Sweet-beverage consumption and risk of pancreatic cancer in the European Prospective Investigation into Cancer and Nutrition (EPIC)
American Journal of Clinical Nutrition
American Society for Nutrition
MetadataShow full item record
Navarrete-Muñoz, E., Wark, P., Romaguera, D., Bhoo-Pathy, N., Michaud, D., Molina-Montes, E., Tjønneland, A., et al. (2016). Sweet-beverage consumption and risk of pancreatic cancer in the European Prospective Investigation into Cancer and Nutrition (EPIC). American Journal of Clinical Nutrition, 104 (3), 760-768. https://doi.org/10.3945/ajcn.116.130963
BACKGROUND: The consumption of sweet beverages has been associated with greater risk of type 2 diabetes and obesity, which may be involved in the development of pancreatic cancer. Therefore, it has been hypothesized that sweet beverages may increase pancreatic cancer risk as well. OBJECTIVE: We examined the association between sweet-beverage consumption (including total, sugar-sweetened, and artificially sweetened soft drink and juice and nectar consumption) and pancreatic cancer risk. DESIGN: The study was conducted within the European Prospective Investigation into Cancer and Nutrition cohort. A total of 477,199 participants (70.2% women) with a mean age of 51 y at baseline were included, and 865 exocrine pancreatic cancers were diagnosed after a median follow-up of 11.60 y (IQR: 10.10-12.60 y). Sweet-beverage consumption was assessed with the use of validated dietary questionnaires at baseline. HRs and 95% CIs were obtained with the use of multivariable Cox regression models that were stratified by age, sex, and center and adjusted for educational level, physical activity, smoking status, and alcohol consumption. Associations with total soft-drink consumption were adjusted for juice and nectar consumption and vice versa. RESULTS: Total soft-drink consumption (HR per 100 g/d: 1.03; 95% CI: 0.99, 1.07), sugar-sweetened soft-drink consumption (HR per 100 g/d: 1.02; 95% CI: 0.97, 1.08), and artificially sweetened soft-drink consumption (HR per 100 g/d: 1.04; 95% CI: 0.98, 1.10) were not associated with pancreatic cancer risk. Juice and nectar consumption was inversely associated with pancreatic cancer risk (HR per 100 g/d: 0.91; 95% CI: 0.84, 0.99); this association remained statistically significant after adjustment for body size, type 2 diabetes, and energy intake. CONCLUSIONS: Soft-drink consumption does not seem to be associated with pancreatic cancer risk. Juice and nectar consumption might be associated with a modest decreased pancreatic cancer risk. Additional studies with specific information on juice and nectar subtypes are warranted to clarify these results.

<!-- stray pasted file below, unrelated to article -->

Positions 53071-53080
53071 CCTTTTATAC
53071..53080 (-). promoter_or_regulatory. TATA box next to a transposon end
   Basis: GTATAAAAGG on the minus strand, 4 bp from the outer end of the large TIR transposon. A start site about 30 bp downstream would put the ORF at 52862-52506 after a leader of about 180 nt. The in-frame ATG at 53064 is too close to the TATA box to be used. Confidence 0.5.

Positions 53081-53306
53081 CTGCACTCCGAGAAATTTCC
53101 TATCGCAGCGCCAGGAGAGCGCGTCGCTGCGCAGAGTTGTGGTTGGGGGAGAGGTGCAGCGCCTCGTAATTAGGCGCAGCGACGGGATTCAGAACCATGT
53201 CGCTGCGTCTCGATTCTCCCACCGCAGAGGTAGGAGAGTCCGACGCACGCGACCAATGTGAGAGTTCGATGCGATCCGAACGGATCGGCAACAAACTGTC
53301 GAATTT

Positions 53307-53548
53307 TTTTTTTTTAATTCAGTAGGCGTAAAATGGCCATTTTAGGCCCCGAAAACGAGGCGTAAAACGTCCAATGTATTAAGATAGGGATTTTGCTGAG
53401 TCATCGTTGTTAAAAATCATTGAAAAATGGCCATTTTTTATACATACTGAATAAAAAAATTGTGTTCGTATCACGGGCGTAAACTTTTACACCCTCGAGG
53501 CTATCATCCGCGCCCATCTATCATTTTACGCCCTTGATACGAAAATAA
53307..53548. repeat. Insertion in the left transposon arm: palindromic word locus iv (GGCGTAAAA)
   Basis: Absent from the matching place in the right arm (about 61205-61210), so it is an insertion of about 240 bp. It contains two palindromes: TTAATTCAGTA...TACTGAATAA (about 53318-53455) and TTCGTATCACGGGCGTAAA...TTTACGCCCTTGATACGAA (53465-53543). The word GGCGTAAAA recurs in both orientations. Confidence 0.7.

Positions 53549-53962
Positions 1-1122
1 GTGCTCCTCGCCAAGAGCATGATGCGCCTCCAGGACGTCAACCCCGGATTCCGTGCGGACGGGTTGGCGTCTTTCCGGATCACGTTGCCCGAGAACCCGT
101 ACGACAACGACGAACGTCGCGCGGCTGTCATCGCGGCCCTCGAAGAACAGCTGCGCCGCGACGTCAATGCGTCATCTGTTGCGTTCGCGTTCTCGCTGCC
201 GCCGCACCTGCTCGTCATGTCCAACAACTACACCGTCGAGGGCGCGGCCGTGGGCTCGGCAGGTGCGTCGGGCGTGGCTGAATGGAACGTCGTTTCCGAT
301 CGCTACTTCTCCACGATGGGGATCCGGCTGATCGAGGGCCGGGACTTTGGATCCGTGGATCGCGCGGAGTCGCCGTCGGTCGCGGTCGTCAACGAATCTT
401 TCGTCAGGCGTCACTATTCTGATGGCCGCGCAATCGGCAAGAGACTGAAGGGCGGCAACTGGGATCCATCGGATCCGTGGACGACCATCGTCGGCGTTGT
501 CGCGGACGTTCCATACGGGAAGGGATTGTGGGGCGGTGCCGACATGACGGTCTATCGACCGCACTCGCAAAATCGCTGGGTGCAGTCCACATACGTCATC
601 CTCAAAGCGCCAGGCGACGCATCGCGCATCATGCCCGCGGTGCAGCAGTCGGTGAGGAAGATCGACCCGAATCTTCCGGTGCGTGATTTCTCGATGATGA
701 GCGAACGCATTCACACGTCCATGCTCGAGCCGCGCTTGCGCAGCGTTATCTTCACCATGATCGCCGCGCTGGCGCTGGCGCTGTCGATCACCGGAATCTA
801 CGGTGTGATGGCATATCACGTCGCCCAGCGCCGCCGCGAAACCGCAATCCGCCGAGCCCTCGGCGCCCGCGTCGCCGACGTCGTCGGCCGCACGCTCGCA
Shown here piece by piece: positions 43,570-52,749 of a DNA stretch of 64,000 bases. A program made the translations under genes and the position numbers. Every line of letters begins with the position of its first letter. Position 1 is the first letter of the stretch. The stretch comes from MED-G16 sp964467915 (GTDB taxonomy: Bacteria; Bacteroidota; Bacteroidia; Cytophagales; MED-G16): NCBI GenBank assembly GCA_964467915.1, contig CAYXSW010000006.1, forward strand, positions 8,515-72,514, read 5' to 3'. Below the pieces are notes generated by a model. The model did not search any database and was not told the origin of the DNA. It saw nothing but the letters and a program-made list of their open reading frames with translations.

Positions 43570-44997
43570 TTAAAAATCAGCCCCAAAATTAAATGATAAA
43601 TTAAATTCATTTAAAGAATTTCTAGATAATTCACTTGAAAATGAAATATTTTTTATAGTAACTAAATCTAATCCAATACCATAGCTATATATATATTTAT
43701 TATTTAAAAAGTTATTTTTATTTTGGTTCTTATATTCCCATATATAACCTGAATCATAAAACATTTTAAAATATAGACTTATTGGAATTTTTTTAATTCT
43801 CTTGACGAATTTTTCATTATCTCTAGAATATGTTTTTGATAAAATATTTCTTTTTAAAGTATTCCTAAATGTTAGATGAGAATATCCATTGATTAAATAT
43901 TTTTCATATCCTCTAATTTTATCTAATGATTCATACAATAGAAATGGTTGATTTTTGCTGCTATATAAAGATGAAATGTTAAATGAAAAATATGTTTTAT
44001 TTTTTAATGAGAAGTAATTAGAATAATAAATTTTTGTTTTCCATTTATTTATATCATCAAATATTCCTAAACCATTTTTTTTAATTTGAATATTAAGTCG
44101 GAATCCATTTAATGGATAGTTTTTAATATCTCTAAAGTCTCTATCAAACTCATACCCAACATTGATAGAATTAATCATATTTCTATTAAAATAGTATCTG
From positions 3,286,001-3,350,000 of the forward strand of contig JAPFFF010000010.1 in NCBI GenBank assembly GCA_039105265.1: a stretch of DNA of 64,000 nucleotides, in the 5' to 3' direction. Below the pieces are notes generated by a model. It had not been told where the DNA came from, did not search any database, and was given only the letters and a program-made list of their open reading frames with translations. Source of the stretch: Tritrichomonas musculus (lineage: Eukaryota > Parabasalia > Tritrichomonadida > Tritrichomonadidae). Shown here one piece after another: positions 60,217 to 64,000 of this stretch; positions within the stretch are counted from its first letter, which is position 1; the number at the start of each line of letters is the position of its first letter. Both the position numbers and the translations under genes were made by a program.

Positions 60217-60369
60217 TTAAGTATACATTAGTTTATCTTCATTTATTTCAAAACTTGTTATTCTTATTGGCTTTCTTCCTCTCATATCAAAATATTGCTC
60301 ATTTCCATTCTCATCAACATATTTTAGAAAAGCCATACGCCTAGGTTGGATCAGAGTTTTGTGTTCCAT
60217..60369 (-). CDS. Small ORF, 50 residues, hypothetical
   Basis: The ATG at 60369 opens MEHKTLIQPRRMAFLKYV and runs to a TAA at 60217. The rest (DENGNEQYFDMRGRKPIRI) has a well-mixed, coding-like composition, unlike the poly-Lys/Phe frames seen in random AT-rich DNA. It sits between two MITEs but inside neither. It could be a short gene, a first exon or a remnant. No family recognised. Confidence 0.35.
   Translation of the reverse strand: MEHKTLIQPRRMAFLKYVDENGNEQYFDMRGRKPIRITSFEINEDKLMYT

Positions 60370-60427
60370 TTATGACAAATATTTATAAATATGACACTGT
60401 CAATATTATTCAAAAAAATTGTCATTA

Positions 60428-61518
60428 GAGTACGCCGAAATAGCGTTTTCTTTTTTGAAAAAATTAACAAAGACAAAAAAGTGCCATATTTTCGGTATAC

epidemiology, juice and nectar, pancreatic cancer, prevention, risk factors, soft drinks, sugary drinks, sweet beverages
Europe Against Cancer Program of the European Commission (SANCO), German Cancer Aid, German Cancer Research Center (DKFZ), German Federal Ministry of Education and Research (BMBF), Danish Cancer Society, Health Research Fund (FIS) of the Spanish Ministry of Health, Spanish Regional Governments of Andalucía, Asturias, Basque Country, Murcia (no. 6236) and Navarra, ISCIII RCESP exp. C03/09, Spain, Cancer Research UK. Medical Research Council, United Kingdom, The Hellenic Health Foundation, Greece, Italian Association for Research on Cancer (AIRC), Italian National Research Council, Fondazione-Istituto Banco Napoli, Italy, Dutch Ministry of Public Health, Welfare and Sports, Dutch Prevention Funds, LK Research Funds, Dutch ZON (Zorg Onderzoek Nederland), World Cancer Research Fund (WCRF) (the Netherlands); Swedish Cancer Society, Swedish Scientific Council, Regional Government of Skåne, Sweden, Helga—Nordic Center of Excellence Programme in Nutrition and Health, French League against Cancer (LNCC), National Institute for Health and Medical Research (INSERM), France, Mutuelle Générale de l'Education Nationale (MGEN), France, 3M Co., France, Gustave Roussy Institute (IGR), France and General Councils of France, Compagnia di San Paolo, Torino (Italy). Dora Romaguera holds a Ramon y Cajal contract (Ministerio de Economía y Competitividad, Spain and European Regional Development Fund; RYC-2011-08796).The funders had no role in study design, data collection and analysis, decision to publish, or preparation of the manuscript.
Department of Health (via National Institute for Health Research (NIHR)) (NF-SI-0512-10135)
MEDICAL RESEARCH COUNCIL (MR/N003284/1)
Medical Research Council (MC_U106179471)
External DOI: https://doi.org/10.3945/ajcn.116.130963
This record's URL: https://www.repository.cam.ac.uk/handle/1810/263512